This article appeared in the Nov. 11, 2014 issue of the South Asian Post.
Canada has a long tradition of promoting family reunification in Canada. In fact, it is an express objective of the Immigration and Refugee Protection Act to see that all families are reunited in Canada.
Tens of thousands of sponsored family members are admitted to come to Canada every year as permanent residents. While the majority of family members admitted are spouses and partners, the second largest category of admitted family members are the parents and grandparents of Canadian citizens and permanent residents.
In the fall of 2011 the Parent and Grandparent (PGP) family sponsorship program was temporarily put on hold to allow Citizenship and Immigration Canada (CIC) to re-evaluate the program and to process the significant backlog of applications that had accumulated.
In 2013 CIC announced that the temporary hold on the PGP program was going to be lifted. The PGP program was set to be reopened on January 2, 2014 but with a significant number of new changes introduced. The most important change announced was that CIC would only accept a maximum of 5,000 new applications for processing in 2014. Furthermore, to ensure that sponsored parents and grandparents would be better cared for after arriving in Canada, CIC also announced that it was making a 30 percent increase to the minimum income levels that sponsors would need to demonstrate in order to successfully sponsor a parent or a grandparent to Canada. As a result of these program changes, sponsors are now required to provide their Canada Revenue Agency tax return notice of assessments for the past three years as proof of their income.
As expected, there was no shortage of new applications when the PGP program was reopened for business on January 2, 2014. The 5,000 application cap limit was reached in less than one month. By February 3, 2014, CIC had released a public statement announcing that the cap had been reached and that the PGP program would be reopened to new applications in January 2015.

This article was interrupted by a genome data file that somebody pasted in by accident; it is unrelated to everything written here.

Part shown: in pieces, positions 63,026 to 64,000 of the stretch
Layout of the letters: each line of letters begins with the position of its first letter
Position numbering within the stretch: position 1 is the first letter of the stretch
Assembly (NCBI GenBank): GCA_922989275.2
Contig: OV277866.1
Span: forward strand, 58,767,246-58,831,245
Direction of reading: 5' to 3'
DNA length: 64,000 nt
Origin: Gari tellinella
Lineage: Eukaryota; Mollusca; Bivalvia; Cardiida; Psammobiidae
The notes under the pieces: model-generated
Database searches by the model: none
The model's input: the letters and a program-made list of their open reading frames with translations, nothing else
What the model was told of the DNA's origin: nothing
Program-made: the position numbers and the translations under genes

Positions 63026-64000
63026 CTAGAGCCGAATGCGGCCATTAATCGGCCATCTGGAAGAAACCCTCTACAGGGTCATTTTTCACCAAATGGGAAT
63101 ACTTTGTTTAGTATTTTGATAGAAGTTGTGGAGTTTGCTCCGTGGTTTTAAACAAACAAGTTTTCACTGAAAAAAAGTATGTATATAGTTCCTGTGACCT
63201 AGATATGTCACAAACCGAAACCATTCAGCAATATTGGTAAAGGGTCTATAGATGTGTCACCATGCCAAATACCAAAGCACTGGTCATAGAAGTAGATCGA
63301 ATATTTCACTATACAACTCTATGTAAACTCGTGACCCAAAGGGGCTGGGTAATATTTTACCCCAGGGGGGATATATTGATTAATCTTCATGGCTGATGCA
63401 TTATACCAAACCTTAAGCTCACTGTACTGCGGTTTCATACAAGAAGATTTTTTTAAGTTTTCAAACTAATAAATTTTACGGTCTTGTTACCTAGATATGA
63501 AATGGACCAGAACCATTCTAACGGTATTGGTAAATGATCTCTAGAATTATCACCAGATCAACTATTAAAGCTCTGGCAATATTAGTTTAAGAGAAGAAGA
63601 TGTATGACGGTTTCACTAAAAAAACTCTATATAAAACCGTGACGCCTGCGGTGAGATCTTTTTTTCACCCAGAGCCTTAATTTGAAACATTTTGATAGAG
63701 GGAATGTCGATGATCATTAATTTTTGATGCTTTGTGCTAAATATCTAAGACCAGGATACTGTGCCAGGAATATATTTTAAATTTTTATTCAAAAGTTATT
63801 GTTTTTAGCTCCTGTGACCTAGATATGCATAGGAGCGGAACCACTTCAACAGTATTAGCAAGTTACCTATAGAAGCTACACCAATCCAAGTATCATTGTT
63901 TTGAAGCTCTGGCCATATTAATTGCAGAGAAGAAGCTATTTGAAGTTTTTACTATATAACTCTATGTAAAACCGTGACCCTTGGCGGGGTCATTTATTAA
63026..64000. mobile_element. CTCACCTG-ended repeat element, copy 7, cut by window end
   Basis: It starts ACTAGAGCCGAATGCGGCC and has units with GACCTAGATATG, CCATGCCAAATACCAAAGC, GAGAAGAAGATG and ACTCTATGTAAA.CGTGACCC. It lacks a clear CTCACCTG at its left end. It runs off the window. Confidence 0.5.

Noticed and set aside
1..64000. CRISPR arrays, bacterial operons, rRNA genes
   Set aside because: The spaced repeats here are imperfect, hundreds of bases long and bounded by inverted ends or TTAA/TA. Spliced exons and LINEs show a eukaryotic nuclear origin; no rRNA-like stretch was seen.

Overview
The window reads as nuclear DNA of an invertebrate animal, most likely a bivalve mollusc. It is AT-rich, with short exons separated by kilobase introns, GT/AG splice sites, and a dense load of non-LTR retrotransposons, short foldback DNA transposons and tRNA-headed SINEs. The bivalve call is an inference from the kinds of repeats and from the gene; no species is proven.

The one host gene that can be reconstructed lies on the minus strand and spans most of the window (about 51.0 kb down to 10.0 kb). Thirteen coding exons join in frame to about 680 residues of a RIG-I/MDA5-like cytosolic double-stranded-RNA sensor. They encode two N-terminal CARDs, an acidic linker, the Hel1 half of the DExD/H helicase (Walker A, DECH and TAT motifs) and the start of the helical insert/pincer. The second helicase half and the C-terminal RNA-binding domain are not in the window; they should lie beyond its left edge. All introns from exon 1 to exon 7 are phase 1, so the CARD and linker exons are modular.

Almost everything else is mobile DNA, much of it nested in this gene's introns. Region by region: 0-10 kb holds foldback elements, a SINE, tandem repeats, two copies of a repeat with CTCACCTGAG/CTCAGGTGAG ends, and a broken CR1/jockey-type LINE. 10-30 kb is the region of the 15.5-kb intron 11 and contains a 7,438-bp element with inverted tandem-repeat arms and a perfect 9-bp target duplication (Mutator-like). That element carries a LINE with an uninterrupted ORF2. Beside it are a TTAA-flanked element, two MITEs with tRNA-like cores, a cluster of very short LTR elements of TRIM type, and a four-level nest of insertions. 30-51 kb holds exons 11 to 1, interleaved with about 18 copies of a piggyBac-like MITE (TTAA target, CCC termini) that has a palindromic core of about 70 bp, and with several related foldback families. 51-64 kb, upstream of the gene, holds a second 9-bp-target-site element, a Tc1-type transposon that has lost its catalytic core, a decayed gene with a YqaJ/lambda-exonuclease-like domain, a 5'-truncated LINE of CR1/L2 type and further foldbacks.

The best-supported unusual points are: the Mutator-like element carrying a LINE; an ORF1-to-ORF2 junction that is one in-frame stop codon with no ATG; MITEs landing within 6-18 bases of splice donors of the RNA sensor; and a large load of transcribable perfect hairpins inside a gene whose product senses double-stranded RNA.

With the PGP program set to reopen for new applications in January 2015, prospective sponsors and applicants alike should begin preparing their applications now or seeking advice from a third-party representative if they have not already done so. While the exact date the program is reopening is not yet known there are a number of steps and factors to keep in mind that will improve your chances of making a successful application for 2015, including the following:
- To improve your chances of being placed into the queue for processing in 2015 PGP applicants should ensure that their complete applications are received at the CIC office on the same day that the program is formally reopened.
- A complete application will include the appropriate fee payment, a complete set of validated forms with original signatures and all of the supporting documents required to accompany the application.
- Ensure that the application forms you complete are the latest versions available on the CIC website. An application package with outdated forms is not considered a complete application package that will be placed in the queue for processing.
- The application fees for your application package may not be processed for months after its submission. If you are paying the applications fees using your credit card, ensure that your credit card is valid for at least 9 months from the date of the submission of your application.
- Ensure that the sponsor provides the past three years of his or her Canada Revenue Agency tax return notice of assessments to be included in the complete application package.
The cap for the PGP program is sure to fill up very quickly again for 2015 as it did this year. With January 2015 being only a few months away, you should not delay any further in making your preparations to file your application.